- Lots of talking about mathematics – children answering in full sentences and providing reasoned responses to questions;
- Extensive opportunities for problem solving;
- Mini-plenaries during lessons, where pupils can share misconceptions, pose questions, challenge ideas and make and/or prove conjectures;
- Free access (for all pupils, in all year groups) to concrete manipulatives such as Dienes blocks, Numicon, counters, bead strings, number lines etc.
This is how it works:
- Through a Mastery approach, children approach concepts at largely the same level of difficulty. However, teachers will move children on to more challenging tasks earlier in the lesson, if they feel it is appropriate, to allow them to deepen their understanding;
- Teachers use correct mathematical language in their delivery of content, employing a ‘word of the day’ or related vocabulary, and displaying these on working walls for children to see and make use of in their learning; You will see ‘Stem Sentence’ used in the current topic displayed in class room
- There are frequent opportunities to talk mathematically, both to the teacher and to each other;
- Using ‘answer, prove, explain’ (APE), pupils are expected to demonstrate their understanding in multiple ways, to avoid the focus being purely on getting the correct answer; We instil children to understand that ‘Answer is just the beginning of the journey’.
- Children are given the time they need to solve problems (returning to a task in a subsequent lesson, for example), meaning that sessions are more ‘fluid’ than they are ‘compartmentalised’;
- Teaching assistants (TAs) are sometimes used to pre-teach concepts to targeted pupils ahead of a lesson, to ensure any gaps in learning are filled effectively.
This is what staff do:
- Plan lessons with a focus on the ‘three aims’ (see above);
- Reflect on lessons in order to inform next steps for individuals and groups of children;
- Encourage positive attitudes to mistakes / misconceptions, in discussions and in the learning environment; Children call these ‘Marvellous Mistakes’.
- Participate in regular book scrutinies, learning walks, planning audits and pupil perception sessions;
- Engage in collective professional development, both as a school and as part of the Lighthouse Federation
- Raise the profile of mathematics through Maths Cafés and STEM week;
- Encourage parental involvement in their children’s maths journeys through Maths Passports and maths workshops, parent vocabulary booklets.
This is what you might typically see and hear in our classrooms:
- Open-ended investigations, including low threshold/high ceiling tasks to ensure access for all pupils;
- Word problems that encourage pupils to ‘find the maths’ contained within; We use the language – ‘What is the story here?’ in our problem solving questions to encourage children to like Maths and see a story in every problem rather than seeing it as a problem to be solved.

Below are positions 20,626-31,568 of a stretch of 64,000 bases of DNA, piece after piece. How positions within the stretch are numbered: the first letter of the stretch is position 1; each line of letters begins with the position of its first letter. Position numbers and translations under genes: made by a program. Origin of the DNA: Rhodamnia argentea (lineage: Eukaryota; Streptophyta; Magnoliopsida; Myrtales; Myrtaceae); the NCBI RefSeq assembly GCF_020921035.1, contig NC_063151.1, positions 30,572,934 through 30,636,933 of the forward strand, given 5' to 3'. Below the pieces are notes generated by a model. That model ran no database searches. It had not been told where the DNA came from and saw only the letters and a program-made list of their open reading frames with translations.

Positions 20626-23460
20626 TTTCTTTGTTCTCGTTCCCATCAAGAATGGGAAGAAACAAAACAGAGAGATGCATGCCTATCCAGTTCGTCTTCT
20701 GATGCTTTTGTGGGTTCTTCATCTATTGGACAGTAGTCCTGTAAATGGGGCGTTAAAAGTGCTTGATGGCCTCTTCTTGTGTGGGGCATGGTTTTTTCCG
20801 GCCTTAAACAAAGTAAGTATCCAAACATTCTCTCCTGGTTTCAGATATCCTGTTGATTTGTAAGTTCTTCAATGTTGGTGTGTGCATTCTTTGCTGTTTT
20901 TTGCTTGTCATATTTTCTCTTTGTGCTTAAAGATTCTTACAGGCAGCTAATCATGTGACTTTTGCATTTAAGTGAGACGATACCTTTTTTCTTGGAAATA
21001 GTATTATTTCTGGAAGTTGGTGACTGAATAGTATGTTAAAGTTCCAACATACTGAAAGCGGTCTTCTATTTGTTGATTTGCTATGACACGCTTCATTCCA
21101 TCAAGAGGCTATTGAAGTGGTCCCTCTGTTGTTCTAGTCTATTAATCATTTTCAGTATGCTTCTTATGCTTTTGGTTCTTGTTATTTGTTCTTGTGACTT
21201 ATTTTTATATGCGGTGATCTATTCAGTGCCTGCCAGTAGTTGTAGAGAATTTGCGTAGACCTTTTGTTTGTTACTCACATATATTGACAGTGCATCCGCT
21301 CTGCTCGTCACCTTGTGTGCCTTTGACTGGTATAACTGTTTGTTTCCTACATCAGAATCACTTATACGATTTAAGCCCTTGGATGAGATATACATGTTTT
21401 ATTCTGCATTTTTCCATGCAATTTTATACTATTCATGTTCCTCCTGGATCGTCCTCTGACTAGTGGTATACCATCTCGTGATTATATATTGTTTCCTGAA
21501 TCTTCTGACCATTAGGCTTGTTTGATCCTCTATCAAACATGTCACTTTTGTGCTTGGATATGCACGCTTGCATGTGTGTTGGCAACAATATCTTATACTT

- Pupils talking mathematically, making conjectures and applying reasoning skills to problems;
- Calculations represented in different ways – missing digit problems, ‘Here’s the answer, what’s the question?’, CPA representations;
- Paired / group work;
- Working walls containing relevant examples of work, key vocabulary and photographic evidence;
- Active maths, where pupils move around the room or work outside
- Teachers encouraging pupils to discuss and prove / challenge other pupils’ conjectures and ideas.
This is what you will see on our working walls:
- Topic/Module-specific vocabulary;
- Stem sentence to do with the current topic;
- Evidence of mistakes and misconceptions to promote positive attitudes to these;
- Photos of children working;
- Number lines – differentiated by year group (for example, 0-100 in KS1, negative numbers/ratio lines in UKS2) and big enough for children to get up and use freely.
This is how we know how well our pupils are progressing:
- Prompt marking of classwork, with appropriate feedback and ‘next steps’ given;
- Pupil progress meetings based on formative and summative assessment data;
- Termly teacher assessment judgements and target-setting;
- Targeted use of TAs, who make notes about observations of, and discussions with, pupils;
- Interventions planned ahead.
This is the impact of our teaching:
- Confident children who can talk about maths in a positive manner;
- Children displaying a real love of the subject, putting it in their ‘top 3’ lessons;
- A depth of understanding and the ability to apply this in a variety of contexts.
This is how we use intervention:
- TAs and Teachers support individuals and small groups, either inside or outside of class, based on misconceptions that have been identified during lessons, promoting the progression of all children rather than some.
This is how we challenge higher attaining pupils / rapid graspers:
- Always have a deepening activity planned.
- Encourage them to use higher-order thinking skills to solve problems in a range of contexts;
- Ask for developed reasoning and justification in support of an answer or solution;